Overall, NOAA experts said extreme weather events have grown more frequent in the United States since 1980. Part of that shift is due to climate change, said Tom Karl, director of the agency's National Climatic Data Center.
"Extremes of precipitation are generally increasing because the planet is actually warming and more water is evaporating from the oceans," he said. "This extra water vapor in the atmosphere then enables rain and snow events to become more extensive and intense than they might otherwise be."
But for some kinds of extreme weather, teasing out a contribution from climate change is more difficult.
The second half of April brought a swarm of tornadoes that leveled parts of the Midwest, including the twister that killed 151 people in Joplin, Mo. So far, 2011 has seen the sixth-highest number of tornado deaths on record, prompting many people to wonder whether climate change has played a role. So far, scientists say there's no good evidence for or against a climate change influence on tornado behavior.
Meanwhile, computer models predict that droughts -- like those that have scorched large swaths of Texas, New Mexico and Arizona this year -- will become stronger and more frequent as climate change continues. But because patterns of drought vary widely from decade to decade, that makes it "very difficult and unlikely that we're going to be able to discern a human fingerprint, if there is one, on the drought record in the foreseeable future," Karl said.
cont.The devastating string of tornadoes, droughts, wildfires and floods that hit the... more
This winter's heavy snowfalls and other extreme storms could well be related to increased moisture in the air due to global climate change, a panel of scientists said on Tuesday.
This extra moisture is likely to bring on extraordinary flooding with the onset of spring in the Northern Hemisphere, as deep snowpack melts and expected heavy rains add to seasonal run-off, the scientists said in a telephone briefing.
As the planet warms up, more water from the oceans is evaporated into the atmosphere, said Todd Sanford, a climate scientist at the Union of Concerned Scientists. At the same time, because the atmosphere is warmer, it can hold onto more of the moisture that it takes in.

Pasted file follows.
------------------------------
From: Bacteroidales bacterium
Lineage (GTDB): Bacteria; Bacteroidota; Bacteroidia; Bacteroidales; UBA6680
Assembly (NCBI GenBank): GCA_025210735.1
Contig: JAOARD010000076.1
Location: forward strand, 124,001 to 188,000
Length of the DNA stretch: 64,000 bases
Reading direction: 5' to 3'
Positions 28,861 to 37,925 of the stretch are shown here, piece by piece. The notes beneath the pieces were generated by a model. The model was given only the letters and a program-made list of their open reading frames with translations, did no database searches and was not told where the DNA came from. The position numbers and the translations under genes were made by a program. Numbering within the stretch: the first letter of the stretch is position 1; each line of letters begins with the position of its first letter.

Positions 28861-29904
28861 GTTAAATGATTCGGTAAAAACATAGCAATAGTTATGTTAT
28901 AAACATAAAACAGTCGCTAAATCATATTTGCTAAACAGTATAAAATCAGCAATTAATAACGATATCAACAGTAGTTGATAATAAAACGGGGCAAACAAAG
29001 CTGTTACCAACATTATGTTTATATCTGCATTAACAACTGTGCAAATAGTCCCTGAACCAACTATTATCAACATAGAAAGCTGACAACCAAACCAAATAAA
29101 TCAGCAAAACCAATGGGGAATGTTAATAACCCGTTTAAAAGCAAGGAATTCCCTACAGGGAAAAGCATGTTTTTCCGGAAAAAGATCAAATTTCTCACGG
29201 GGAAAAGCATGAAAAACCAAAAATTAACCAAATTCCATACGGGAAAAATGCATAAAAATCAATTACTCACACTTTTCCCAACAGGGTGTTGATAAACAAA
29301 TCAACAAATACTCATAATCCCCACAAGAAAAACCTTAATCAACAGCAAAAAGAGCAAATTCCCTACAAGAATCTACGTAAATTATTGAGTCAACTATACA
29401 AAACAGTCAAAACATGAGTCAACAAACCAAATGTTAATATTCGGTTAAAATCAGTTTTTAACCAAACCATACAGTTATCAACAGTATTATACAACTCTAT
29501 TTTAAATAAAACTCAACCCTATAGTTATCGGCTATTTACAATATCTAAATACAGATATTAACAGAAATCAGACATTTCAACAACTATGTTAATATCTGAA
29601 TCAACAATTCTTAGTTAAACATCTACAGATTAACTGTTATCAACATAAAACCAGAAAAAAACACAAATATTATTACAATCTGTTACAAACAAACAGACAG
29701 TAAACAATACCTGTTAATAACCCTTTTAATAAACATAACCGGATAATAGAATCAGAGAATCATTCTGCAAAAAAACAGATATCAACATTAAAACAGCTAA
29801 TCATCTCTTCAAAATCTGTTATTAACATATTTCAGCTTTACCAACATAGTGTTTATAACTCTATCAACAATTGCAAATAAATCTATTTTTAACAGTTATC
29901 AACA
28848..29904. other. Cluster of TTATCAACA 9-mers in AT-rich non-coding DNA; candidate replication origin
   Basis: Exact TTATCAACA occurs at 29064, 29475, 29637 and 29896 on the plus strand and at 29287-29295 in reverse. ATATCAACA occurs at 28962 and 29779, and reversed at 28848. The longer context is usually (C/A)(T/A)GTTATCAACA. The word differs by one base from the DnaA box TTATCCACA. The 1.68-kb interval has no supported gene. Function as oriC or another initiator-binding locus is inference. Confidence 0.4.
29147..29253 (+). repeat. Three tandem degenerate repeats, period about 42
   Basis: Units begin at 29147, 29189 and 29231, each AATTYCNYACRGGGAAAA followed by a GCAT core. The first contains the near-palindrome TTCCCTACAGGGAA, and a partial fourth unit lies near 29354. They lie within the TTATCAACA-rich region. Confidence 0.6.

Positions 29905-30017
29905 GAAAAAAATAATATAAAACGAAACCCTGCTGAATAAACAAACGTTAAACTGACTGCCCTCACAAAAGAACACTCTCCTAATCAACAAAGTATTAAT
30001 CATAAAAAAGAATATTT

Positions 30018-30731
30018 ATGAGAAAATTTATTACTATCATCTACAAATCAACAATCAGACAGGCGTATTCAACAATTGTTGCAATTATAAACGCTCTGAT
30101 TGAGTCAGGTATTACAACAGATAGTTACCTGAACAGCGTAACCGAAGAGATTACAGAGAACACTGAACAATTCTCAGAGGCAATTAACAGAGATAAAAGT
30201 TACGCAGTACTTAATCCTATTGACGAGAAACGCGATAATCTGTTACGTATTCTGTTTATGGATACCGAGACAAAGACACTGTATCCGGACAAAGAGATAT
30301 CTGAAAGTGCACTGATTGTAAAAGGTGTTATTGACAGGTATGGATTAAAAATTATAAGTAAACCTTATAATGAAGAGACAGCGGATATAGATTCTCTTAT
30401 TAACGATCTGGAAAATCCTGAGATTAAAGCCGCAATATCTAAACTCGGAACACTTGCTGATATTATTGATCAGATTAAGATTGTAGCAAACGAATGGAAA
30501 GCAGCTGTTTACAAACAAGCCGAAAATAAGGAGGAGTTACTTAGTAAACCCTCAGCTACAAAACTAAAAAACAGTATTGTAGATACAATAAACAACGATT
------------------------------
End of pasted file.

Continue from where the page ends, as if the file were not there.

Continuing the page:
Intense storms are often the result when the atmosphere reaches its saturation point, Sanford said.
This year, a series of heavy storms over the U.S. Midwest to the Northeast have dropped up to 400 percent of average snows in some locations, said Jeff Masters, director of meteorology at Weather Underground.
The amount of water in that snowpack is among the highest on record, Masters said.
"If you were to take all that water and melt it, it would come out to more than 6 inches over large swaths of the area," Masters said. "If all that water gets unleashed in a hurry, in a sudden warming, and some heavy rains in the area, we could be looking at record flooding along the Upper Mississippi River and the Red River in North Dakota."
That tallies with projections by the U.S. National Weather Service, which last month said a large stretch of the north central United States is at risk of moderate to major flooding this spring.
Spring floods could be exacerbated by spring creep, a phenomenon where spring begins earlier than previously.
"We've documented in the mountains of the U.S. West that the spring runoff pulse now comes between one and three weeks earlier than it used to 60 years ago," Masters said. "And that's because of warmer temperatures tending to melt that snowpack earlier and earlier."
In the last century, global average temperatures have risen by 1.4 degrees Fahrenheit (.8 Celsius). Last year tied for the warmest in the modern record. One place this warmth showed up was in the Arctic, which is a major weather-maker for the Northern Hemisphere, according to Mark Serreze, director of the U.S. National Snow and Ice Data Center.
One driver of this winter's "crazy weather," Serreze said, is an atmospheric pattern known as the Arctic Oscillation, which has moved into what climate scientists call a negative phase.
This phase means there is high pressure over the Arctic and low pressure at mid-latitudes, which makes the Arctic zone relatively warm, but spills cold Arctic air southward to places like the U.S. Midwest and Northeast.
This negative Arctic Oscillation has been evident for two years in a row, the same two winters that have had extreme storms and heavy snowfalls.
It is possible, but not certain, that the negative Arctic Oscillation is linked to warming of the Arctic, which is in turn influenced by a decrease in sea ice cover throughout the region.
The only underlying explanation for these events is climate warming due to heightened greenhouse gas levels, Serreze said.This winter's heavy snowfalls and other extreme storms could well be related to... more